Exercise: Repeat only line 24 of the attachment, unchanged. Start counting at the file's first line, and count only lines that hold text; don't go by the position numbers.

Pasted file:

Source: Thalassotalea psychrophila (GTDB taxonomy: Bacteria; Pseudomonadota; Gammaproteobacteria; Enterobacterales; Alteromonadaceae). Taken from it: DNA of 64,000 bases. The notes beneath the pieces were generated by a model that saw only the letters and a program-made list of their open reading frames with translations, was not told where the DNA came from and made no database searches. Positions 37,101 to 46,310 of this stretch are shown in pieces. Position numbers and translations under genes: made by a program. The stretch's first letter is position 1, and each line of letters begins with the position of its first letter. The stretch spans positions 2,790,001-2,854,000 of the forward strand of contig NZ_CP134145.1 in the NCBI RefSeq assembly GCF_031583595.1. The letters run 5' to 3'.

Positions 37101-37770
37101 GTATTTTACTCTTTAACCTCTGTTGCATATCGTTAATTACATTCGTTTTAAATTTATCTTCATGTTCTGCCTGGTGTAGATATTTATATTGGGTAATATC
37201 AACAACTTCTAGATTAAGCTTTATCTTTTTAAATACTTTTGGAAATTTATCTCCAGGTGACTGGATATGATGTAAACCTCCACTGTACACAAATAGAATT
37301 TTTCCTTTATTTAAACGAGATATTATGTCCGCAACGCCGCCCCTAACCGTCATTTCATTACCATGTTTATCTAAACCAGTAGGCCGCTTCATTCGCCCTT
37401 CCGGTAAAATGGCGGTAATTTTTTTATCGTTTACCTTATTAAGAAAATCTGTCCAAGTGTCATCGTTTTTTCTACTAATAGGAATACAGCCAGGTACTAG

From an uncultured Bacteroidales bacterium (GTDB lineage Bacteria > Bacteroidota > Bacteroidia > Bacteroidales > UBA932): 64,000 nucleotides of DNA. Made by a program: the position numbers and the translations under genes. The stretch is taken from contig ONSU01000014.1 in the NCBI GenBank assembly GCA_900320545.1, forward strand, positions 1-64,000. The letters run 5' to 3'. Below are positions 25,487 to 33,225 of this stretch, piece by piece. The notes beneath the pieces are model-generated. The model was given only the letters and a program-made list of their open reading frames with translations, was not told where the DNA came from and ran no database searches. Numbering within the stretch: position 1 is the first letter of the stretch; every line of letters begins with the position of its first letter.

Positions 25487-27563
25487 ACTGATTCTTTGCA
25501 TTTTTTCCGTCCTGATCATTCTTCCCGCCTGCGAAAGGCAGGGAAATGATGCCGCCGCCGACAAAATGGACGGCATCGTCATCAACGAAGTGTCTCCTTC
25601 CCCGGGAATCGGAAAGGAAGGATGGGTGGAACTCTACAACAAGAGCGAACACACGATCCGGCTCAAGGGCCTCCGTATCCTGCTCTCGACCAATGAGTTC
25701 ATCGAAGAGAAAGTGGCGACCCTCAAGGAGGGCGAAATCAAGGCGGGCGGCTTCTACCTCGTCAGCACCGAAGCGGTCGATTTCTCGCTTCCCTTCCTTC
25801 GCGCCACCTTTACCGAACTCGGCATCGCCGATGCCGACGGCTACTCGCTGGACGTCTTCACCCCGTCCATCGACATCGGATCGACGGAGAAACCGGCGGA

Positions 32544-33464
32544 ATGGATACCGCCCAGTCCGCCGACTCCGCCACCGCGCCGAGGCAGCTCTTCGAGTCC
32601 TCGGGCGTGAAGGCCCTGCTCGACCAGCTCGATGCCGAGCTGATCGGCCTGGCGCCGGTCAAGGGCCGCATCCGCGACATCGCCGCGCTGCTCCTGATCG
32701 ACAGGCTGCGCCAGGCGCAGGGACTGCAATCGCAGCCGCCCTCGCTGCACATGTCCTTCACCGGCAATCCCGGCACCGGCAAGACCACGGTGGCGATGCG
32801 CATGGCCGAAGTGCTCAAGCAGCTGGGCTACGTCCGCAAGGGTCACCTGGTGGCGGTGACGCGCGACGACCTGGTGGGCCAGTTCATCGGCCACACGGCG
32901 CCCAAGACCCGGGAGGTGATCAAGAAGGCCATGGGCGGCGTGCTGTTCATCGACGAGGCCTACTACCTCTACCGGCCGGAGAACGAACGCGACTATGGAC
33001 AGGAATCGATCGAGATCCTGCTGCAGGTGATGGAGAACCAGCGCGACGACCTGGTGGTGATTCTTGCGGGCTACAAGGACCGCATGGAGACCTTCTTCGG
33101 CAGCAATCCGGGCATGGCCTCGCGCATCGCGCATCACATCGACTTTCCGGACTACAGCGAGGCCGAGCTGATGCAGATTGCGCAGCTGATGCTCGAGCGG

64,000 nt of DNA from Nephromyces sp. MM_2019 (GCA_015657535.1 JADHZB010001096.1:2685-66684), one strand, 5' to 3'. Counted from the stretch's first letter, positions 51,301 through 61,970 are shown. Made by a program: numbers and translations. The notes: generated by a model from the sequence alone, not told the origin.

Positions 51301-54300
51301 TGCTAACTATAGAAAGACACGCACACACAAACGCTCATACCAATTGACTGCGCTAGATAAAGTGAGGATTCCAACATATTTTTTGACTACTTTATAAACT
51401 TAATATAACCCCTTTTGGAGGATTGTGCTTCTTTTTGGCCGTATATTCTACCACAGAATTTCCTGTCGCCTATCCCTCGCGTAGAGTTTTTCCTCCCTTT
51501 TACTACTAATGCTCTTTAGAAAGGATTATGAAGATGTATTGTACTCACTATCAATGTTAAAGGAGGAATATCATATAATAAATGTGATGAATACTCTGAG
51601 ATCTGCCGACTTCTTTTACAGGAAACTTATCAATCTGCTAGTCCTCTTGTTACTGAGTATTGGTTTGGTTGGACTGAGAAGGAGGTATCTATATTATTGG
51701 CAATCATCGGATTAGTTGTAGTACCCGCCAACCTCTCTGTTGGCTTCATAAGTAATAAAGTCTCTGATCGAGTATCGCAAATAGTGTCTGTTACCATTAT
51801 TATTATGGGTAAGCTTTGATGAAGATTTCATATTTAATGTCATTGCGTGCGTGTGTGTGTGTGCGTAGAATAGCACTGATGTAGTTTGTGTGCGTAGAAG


51301 TGCTAACTATAGAAAGACACGCACACACAAACGCTCATACCAATTGACTGCGCTAGATAAAGTGAGGATTCCAACATATTTTTTGACTACTTTATAAACT